CHIPPING SPARROWS REGULARLY VISIT MY FEEDERS THROUGHOUT THE WINTER

       Each winter one the birds I most enjoy seeing at my feeders is the chipping sparrow.  I am not sure why that is the case.  Perhaps it is because this sparrow is undoubtedly my most abundant feeder bird.  Throughout the winter flocks of chipping sparrows, varying in size from a dozen or so to upwards of 100 or more birds descend on my two backyard feeding areas.  Yet again, maybe my fondness for these tiny brown birds stems from the fact that they have healthy appetites, and I do indeed enjoy watching birds feed on my food offerings. 

       The chipping sparrows that visit my yard prefer white millet above any of the other foods that are available to them.  Since the birds regularly feed on the ground, I scatter white millet seeds all around my feeding areas.  However, they will also eat white millet seeds from elevated feeding trays and feeders.

              If you would like to vary the chipping sparrow’s diet, offer it a seed mixture that contains large quantities of white and red millet.  The chipping sparrow will also consume suet, scratch feed, bits of cookies and breadcrumbs, doughnuts, cornbread, peanut hearts and crushed pecan.  It will also dine on mealworms.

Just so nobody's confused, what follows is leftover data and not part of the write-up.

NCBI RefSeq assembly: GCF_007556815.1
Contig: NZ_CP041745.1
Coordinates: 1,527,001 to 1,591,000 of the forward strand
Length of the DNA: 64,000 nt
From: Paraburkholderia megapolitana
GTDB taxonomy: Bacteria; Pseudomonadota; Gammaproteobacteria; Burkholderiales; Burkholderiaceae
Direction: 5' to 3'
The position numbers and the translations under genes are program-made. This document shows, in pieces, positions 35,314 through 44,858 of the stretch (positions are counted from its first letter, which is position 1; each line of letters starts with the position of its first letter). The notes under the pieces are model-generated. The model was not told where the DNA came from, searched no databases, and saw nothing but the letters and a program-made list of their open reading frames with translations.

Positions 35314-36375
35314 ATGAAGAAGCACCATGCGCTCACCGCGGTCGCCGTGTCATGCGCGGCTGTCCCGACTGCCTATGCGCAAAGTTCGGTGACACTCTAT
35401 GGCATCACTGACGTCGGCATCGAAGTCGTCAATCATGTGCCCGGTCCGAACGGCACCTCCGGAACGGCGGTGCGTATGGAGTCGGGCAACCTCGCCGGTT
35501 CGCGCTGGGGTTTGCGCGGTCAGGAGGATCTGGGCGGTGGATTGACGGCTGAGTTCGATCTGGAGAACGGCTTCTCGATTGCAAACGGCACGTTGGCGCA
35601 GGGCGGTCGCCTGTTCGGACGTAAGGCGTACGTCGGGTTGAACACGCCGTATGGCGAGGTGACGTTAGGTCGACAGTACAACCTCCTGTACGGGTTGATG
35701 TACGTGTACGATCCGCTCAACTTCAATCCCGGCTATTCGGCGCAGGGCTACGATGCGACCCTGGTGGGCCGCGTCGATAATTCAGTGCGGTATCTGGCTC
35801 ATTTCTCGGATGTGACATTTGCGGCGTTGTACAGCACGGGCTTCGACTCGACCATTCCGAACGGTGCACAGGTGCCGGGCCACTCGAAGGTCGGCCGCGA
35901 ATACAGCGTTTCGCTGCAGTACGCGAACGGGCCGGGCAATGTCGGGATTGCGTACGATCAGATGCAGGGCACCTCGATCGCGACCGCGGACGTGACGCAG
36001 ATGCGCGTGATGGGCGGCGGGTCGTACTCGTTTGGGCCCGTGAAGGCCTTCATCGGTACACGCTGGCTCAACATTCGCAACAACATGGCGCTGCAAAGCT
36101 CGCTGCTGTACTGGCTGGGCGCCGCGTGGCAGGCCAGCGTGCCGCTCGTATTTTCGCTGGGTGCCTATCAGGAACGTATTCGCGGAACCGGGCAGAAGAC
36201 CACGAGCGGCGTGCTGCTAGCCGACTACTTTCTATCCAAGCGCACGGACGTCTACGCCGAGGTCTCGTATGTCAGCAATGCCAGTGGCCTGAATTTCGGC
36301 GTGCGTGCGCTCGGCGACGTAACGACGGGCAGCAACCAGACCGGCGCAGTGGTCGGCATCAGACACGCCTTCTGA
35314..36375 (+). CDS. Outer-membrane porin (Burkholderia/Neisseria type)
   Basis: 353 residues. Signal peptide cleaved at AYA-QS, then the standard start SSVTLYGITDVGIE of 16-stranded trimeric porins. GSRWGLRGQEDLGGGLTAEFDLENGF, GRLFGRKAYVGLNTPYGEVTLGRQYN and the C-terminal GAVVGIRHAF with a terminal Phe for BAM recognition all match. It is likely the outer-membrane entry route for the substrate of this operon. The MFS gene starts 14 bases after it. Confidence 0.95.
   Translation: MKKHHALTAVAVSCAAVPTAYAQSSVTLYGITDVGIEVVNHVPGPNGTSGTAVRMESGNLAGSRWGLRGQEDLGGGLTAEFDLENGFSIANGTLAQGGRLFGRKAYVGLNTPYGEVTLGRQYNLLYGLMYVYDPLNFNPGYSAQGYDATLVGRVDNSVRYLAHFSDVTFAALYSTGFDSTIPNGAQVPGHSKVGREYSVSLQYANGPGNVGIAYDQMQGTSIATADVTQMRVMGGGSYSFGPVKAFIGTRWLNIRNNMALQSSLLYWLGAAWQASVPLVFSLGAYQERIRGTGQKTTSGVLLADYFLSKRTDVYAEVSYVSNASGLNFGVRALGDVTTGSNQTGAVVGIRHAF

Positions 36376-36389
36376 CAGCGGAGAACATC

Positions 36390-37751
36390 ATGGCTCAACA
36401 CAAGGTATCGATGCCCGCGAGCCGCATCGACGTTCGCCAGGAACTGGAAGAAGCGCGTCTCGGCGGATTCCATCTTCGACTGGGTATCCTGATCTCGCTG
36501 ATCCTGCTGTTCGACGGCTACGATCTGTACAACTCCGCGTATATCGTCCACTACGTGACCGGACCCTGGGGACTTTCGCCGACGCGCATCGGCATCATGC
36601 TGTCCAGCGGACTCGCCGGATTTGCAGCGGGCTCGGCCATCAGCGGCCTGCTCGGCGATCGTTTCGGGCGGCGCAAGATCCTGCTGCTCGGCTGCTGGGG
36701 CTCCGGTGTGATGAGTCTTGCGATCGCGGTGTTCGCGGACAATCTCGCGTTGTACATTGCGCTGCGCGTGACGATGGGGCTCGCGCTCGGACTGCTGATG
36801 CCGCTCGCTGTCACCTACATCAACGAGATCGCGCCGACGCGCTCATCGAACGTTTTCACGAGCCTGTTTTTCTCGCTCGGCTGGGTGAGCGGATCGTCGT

When you watch these small birds feed, it easy to be lulled into believing they are not consuming much food. Actually, they are eating a seed every few seconds.  Studies directed at chipping sparrow feeding habits have revealed that during the winter a single chipping sparrow can consume 2.25 pounds of seeds.  This is a lot of food for a bird that is only 5.25 inches long.

       Although I realize I am picking up tab for these voracious eaters, I will never complain. They have repaid me many times over by providing me with hours of enjoyment.

One thought on “CHIPPING SPARROWS REGULARLY VISIT MY FEEDERS THROUGHOUT THE WINTER

  1. I agree with you about the chipping sparrows, Terry. They are always abundant and interesting to watch. I’m in southern GA, Fitzgerald, so they don’t breed here. I’ve often wondered how many may return to my area from the previous season, if any.

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